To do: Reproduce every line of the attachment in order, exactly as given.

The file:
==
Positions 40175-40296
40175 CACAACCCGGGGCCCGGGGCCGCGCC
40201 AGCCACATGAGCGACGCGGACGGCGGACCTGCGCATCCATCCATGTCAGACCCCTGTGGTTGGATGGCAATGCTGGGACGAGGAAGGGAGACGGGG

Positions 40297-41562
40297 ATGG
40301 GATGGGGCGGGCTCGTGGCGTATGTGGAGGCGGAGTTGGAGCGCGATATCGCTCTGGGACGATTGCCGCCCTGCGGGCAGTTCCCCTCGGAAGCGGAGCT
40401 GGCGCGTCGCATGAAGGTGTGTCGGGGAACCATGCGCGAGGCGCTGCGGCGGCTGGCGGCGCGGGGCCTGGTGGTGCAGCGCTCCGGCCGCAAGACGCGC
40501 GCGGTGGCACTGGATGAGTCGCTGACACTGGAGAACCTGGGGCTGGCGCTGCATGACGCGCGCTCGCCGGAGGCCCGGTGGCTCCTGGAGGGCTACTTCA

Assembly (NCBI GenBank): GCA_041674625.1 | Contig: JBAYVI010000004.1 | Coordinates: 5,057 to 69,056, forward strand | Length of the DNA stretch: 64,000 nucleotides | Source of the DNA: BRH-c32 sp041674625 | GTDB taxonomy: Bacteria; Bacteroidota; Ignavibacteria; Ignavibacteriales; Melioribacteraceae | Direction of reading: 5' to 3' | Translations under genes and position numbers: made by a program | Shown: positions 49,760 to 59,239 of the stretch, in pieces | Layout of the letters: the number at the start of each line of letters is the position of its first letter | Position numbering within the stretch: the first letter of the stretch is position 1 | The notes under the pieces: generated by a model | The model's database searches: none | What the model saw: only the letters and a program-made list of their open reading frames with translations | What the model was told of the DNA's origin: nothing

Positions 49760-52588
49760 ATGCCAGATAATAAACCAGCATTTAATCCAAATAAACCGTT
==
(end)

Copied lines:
Positions 40175-40296
40175 CACAACCCGGGGCCCGGGGCCGCGCC
40201 AGCCACATGAGCGACGCGGACGGCGGACCTGCGCATCCATCCATGTCAGACCCCTGTGGTTGGATGGCAATGCTGGGACGAGGAAGGGAGACGGGG

Positions 40297-41562
40297 ATGG
40301 GATGGGGCGGGCTCGTGGCGTATGTGGAGGCGGAGTTGGAGCGCGATATCGCTCTGGGACGATTGCCGCCCTGCGGGCAGTTCCCCTCGGAAGCGGAGCT
40401 GGCGCGTCGCATGAAGGTGTGTCGGGGAACCATGCGCGAGGCGCTGCGGCGGCTGGCGGCGCGGGGCCTGGTGGTGCAGCGCTCCGGCCGCAAGACGCGC
40501 GCGGTGGCACTGGATGAGTCGCTGACACTGGAGAACCTGGGGCTGGCGCTGCATGACGCGCGCTCGCCGGAGGCCCGGTGGCTCCTGGAGGGCTACTTCA

Assembly (NCBI GenBank): GCA_041674625.1 | Contig: JBAYVI010000004.1 | Coordinates: 5,057 to 69,056, forward strand | Length of the DNA stretch: 64,000 nucleotides | Source of the DNA: BRH-c32 sp041674625 | GTDB taxonomy: Bacteria; Bacteroidota; Ignavibacteria; Ignavibacteriales; Melioribacteraceae | Direction of reading: 5' to 3' | Translations under genes and position numbers: made by a program | Shown: positions 49,760 to 59,239 of the stretch, in pieces | Layout of the letters: the number at the start of each line of letters is the position of its first letter | Position numbering within the stretch: the first letter of the stretch is position 1 | The notes under the pieces: generated by a model | The model's database searches: none | What the model saw: only the letters and a program-made list of their open reading frames with translations | What the model was told of the DNA's origin: nothing

Positions 49760-52588
49760 ATGCCAGATAATAAACCAGCATTTAATCCAAATAAACCGTT